Florence Randal Livesay (1874-1953), in Canadian Singers and their Songs, 1919. Courtesy Internet Archive.

by George J. Dance

Florence Livesay
Livesay in Canadian Poets, 1916
Born Florence Randal
November 3, 1874
Compton, Quebec
Died 1953 (aged 78)
Grimsby, Ontario
Nationality Canada Canadian
Citizenship British subject
Spouse(s) John Frederick Bligh Livesay
Children 2 daughters (Dorothy, Sophie)

Florence Hamilton Randal Lindsay (November 3, 1874 - 1953) was a Canadian poet, journalist, and translator. She is best known as the mother of modernist poet Dorothy Livesay.


Livesay was born Florence Hamilton Randal in Compton, Quebec, the 2nd of 6 children of Maria Louisa (Andrews) and Stephen Randal. She was educated at Compton Ladies' College, where she wrote her first poem.[1]

She taught for a year at the Sequin School in New York City, and then at Buckingham Public School in Montreal. In the 1890's she began publishing poems, stories, and articles in the Canadian Magazine and Massey's Magazine. In 1897 she became the society editor of the Ottawa Journal.[1]

In 1902 she spent a year in South Africa as a teacher. On her return to Canada she moved to Winnipeg, where she first worked for the Telegram and then transferred to the Winnipeg Free Press. At the Press she met fellow reporter J.F.B. Livesay, whom she married on September 3, 1903. The couple had 2 daughters, Dorothy (born October 1909) and Sophie (born August 1912).[1]

When her daughters were still small, Livesay began collecting and translating folk songs from Winnipeg's Ukrainian community, some of which were published in Poetry and the University Magazine, and which were collected in her first book Songs of Ukraina (1916).[1]

J.F.B. Livesay was one of the founders of Canadian Press in 1917. In 1920 he was appointed its manager, and the Livesays moved to Toronto, where Florence Livesay befriended novelist Mazo de la Roche. In 1923 Livesay published a collection of her own poetry under the title, Shepherd's Purse.[1]

Livesay undertook a lecture tour of England in 1931. In 1940 she published her translation of Grigori Kritkva's novel Marusia. After her husband died, she edited his autobiography, The Making of a Canadian (1947). In 1953, shortly after moving to Grimsby, Ontario, she died from injuries sustained in a bus accident.[1]


Manitoba Free Press on Songs of Ukraina: "We ought to be proud that the foreign folk among us have found a sympathetic voice singing in our language the songs of their fatherland. Mrs. Livesay composes as easily as William Morris. She has the lyric gift, and she has the feeling for these people that gives her verse vitality.... Her verses have the singing quality and the true feeling.... In her translations Mrs. Livesay has certainly entered into the spirit of the original, reproducing the passion, the patriotism, and the very song itself.... 'The Young Recruits' is a genuine dramatic lyric. Read it twice and you will read it three times.... She has surely captured throughout the number and variety of her translations, – love-songs, war cries, heart-break, dance – the peculiar wit and wisdom of the Ukrainian nation, the twist of the national temperament."[2]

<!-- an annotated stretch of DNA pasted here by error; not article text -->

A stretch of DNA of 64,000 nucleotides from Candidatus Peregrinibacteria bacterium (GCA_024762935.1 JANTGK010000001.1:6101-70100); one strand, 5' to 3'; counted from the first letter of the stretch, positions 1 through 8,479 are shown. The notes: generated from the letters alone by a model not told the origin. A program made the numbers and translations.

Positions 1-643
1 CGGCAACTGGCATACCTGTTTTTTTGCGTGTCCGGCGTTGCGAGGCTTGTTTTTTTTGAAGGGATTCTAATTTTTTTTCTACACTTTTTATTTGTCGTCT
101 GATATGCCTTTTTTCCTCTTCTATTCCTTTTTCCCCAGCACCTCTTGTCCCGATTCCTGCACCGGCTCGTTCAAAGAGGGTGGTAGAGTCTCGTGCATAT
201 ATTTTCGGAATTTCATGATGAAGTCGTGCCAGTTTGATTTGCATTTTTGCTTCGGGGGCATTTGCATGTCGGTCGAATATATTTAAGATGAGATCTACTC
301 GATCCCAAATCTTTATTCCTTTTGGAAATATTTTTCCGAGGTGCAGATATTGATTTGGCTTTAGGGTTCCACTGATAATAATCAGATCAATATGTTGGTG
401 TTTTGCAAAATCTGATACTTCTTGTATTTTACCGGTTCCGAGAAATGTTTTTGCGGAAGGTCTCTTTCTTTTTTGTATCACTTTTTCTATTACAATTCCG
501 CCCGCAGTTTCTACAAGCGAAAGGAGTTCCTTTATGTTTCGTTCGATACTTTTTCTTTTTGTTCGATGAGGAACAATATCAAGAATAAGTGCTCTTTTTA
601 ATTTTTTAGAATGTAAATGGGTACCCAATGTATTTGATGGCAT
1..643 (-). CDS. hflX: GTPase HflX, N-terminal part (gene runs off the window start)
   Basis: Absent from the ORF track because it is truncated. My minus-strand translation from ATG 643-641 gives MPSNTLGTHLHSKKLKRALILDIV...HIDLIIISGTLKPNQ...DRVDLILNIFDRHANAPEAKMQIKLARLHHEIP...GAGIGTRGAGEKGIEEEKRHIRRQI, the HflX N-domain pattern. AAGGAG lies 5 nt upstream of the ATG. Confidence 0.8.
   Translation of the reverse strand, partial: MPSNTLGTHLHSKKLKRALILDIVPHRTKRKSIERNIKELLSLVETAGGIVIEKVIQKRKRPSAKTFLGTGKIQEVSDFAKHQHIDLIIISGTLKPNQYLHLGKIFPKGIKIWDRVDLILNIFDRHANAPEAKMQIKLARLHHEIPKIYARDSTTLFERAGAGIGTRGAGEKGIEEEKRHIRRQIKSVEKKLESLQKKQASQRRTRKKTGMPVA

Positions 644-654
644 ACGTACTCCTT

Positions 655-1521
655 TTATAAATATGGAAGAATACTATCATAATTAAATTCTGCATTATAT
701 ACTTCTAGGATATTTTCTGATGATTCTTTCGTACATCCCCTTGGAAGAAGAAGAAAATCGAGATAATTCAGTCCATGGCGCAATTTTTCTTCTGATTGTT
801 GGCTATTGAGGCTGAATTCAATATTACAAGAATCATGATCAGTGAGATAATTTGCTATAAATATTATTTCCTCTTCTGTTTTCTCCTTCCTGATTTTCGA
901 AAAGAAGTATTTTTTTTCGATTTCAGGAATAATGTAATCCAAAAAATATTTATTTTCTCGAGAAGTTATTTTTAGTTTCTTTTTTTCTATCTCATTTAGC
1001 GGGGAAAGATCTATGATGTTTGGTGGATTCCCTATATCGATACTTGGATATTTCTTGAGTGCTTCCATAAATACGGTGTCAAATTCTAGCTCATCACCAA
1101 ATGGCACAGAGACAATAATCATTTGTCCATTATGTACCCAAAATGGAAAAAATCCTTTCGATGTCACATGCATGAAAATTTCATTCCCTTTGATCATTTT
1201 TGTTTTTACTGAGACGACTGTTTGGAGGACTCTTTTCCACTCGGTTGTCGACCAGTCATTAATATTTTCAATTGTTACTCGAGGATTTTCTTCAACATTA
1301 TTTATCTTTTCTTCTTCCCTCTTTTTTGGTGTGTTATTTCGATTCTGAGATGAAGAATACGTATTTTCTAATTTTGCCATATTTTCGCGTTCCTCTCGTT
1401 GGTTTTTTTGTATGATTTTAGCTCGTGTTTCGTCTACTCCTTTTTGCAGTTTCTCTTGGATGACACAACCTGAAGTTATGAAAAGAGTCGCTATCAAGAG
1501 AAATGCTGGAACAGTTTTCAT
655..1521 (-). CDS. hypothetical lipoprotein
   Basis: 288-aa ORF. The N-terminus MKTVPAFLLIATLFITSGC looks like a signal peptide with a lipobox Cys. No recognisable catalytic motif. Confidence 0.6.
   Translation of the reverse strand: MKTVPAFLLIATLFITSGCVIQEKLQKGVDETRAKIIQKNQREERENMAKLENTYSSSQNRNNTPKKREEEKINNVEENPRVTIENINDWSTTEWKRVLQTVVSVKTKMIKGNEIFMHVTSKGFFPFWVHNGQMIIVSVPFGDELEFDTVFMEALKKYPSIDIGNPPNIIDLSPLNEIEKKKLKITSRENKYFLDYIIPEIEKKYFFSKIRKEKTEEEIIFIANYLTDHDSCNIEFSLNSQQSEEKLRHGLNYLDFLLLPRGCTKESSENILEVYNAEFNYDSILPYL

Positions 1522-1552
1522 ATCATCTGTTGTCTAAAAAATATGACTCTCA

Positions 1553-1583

Dictionary of Literary Biography on Shepherd's Purse: "These terse modernist verses capture moments of insight about love and time, with minimal description and scant attention to nature. Her occasional choice of archaic language and frequent use of tight formal structures suggest that she shared Scott's admiration for John Donne; her notes and epigraphs comprise an eclectic body of intertextual referents, ranging from the Bible and folk proverbs to Richard Hakluyt, Robert Browning, and Rupert Brooke."[1]




  • Songs of Ukraina, with Ruthenian poems. London: Dent, 1916; New York: Dutton, 1916.
  • Grigori Kritkva, Marusia (prepared by Florence Randal Livesay & Paul Crath; with contributions by Theodore Humeniuk). New York: Dutton , 1940.
  • Down Singing Centuries: Folk literature of the Ukraine (edited by Louisa Loeb}. Winnipeg, MB: Hyperion Press, 1981.


  • Ukraine on the road to freedom: Selection of articles, reprints and communications concerning the Ukrainian people in Europe. New York: Ukrainian National Committee of the U.S., 1919.
  • John Frederick Bligh Livesay, The Making of a Canadian. Toronto: Ryerson Press, 1947.

Except where noted, bibliographical information courtesy WorldCat..[3]

See alsoEdit


  1. 1.0 1.1 1.2 1.3 1.4 1.5 1.6 "Florence Randal Livesay," Dictionary of Literary Biography, Thomson Gale, 2005-2006,, Web, Feb. 18, 2012.
  2. John Garvin, Florence Randal Livesay, Canadian Poets (Toronto: McClelland, Goodchild & Stewart, 1916), 371-372, Digital Library, University of Pennsylvania,, Web, Feb. 18, 2012.
  3. Search results=Florence Randal Livesay, WorldCat, OCLC Online Computer Library Center Inc. Web, July 3, 2012.

External linksEdit

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